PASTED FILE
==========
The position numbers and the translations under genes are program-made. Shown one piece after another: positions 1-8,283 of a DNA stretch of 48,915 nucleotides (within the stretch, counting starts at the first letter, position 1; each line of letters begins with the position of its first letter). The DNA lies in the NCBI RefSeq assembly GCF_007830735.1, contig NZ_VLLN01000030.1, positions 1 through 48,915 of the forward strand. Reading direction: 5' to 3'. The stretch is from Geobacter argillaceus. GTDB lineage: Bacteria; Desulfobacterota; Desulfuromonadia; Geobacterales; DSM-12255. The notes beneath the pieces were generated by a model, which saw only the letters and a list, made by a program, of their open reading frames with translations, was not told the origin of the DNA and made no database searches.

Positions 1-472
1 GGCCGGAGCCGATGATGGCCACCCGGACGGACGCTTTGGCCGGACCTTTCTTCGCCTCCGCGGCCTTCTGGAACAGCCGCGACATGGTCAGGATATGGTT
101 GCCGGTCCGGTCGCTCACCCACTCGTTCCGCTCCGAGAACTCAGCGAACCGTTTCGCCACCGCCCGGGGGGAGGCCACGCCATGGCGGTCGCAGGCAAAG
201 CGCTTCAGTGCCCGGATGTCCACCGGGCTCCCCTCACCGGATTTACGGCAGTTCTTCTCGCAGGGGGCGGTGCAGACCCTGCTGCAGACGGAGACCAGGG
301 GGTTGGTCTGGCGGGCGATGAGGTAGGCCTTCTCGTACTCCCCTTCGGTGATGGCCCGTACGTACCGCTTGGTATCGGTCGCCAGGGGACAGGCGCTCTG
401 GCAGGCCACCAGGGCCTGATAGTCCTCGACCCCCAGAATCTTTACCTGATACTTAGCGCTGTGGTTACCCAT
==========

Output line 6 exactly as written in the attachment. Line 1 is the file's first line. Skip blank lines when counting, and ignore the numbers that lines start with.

301 GGTTGGTCTGGCGGGCGATGAGGTAGGCCTTCTCGTACTCCCCTTCGGTGATGGCCCGTACGTACCGCTTGGTATCGGTCGCCAGGGGACAGGCGCTCTG